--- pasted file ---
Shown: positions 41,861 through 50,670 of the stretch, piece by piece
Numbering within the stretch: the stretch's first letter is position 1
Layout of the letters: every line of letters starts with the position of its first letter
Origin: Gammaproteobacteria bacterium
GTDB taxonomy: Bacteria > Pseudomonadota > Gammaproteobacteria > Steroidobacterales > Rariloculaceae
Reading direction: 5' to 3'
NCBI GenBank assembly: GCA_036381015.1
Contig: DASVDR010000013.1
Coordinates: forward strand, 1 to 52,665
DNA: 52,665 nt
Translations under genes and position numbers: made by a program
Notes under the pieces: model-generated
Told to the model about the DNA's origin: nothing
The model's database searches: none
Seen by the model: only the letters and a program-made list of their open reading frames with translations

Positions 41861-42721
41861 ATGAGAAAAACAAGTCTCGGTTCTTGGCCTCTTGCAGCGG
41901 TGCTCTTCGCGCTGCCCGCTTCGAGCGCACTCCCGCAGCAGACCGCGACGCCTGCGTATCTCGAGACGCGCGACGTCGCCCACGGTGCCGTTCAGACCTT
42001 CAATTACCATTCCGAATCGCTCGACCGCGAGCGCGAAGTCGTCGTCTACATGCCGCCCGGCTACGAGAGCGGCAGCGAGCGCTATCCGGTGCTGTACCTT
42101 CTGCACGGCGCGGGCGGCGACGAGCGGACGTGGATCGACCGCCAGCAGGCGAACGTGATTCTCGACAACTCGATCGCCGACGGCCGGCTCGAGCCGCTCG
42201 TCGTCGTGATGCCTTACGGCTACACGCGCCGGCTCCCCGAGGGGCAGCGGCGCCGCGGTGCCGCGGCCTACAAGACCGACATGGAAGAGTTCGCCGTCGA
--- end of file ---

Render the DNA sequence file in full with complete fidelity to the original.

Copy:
Shown: positions 41,861 through 50,670 of the stretch, piece by piece
Numbering within the stretch: the stretch's first letter is position 1
Layout of the letters: every line of letters starts with the position of its first letter
Origin: Gammaproteobacteria bacterium
GTDB taxonomy: Bacteria > Pseudomonadota > Gammaproteobacteria > Steroidobacterales > Rariloculaceae
Reading direction: 5' to 3'
NCBI GenBank assembly: GCA_036381015.1
Contig: DASVDR010000013.1
Coordinates: forward strand, 1 to 52,665
DNA: 52,665 nt
Translations under genes and position numbers: made by a program
Notes under the pieces: model-generated
Told to the model about the DNA's origin: nothing
The model's database searches: none
Seen by the model: only the letters and a program-made list of their open reading frames with translations

Positions 41861-42721
41861 ATGAGAAAAACAAGTCTCGGTTCTTGGCCTCTTGCAGCGG
41901 TGCTCTTCGCGCTGCCCGCTTCGAGCGCACTCCCGCAGCAGACCGCGACGCCTGCGTATCTCGAGACGCGCGACGTCGCCCACGGTGCCGTTCAGACCTT
42001 CAATTACCATTCCGAATCGCTCGACCGCGAGCGCGAAGTCGTCGTCTACATGCCGCCCGGCTACGAGAGCGGCAGCGAGCGCTATCCGGTGCTGTACCTT
42101 CTGCACGGCGCGGGCGGCGACGAGCGGACGTGGATCGACCGCCAGCAGGCGAACGTGATTCTCGACAACTCGATCGCCGACGGCCGGCTCGAGCCGCTCG
42201 TCGTCGTGATGCCTTACGGCTACACGCGCCGGCTCCCCGAGGGGCAGCGGCGCCGCGGTGCCGCGGCCTACAAGACCGACATGGAAGAGTTCGCCGTCGA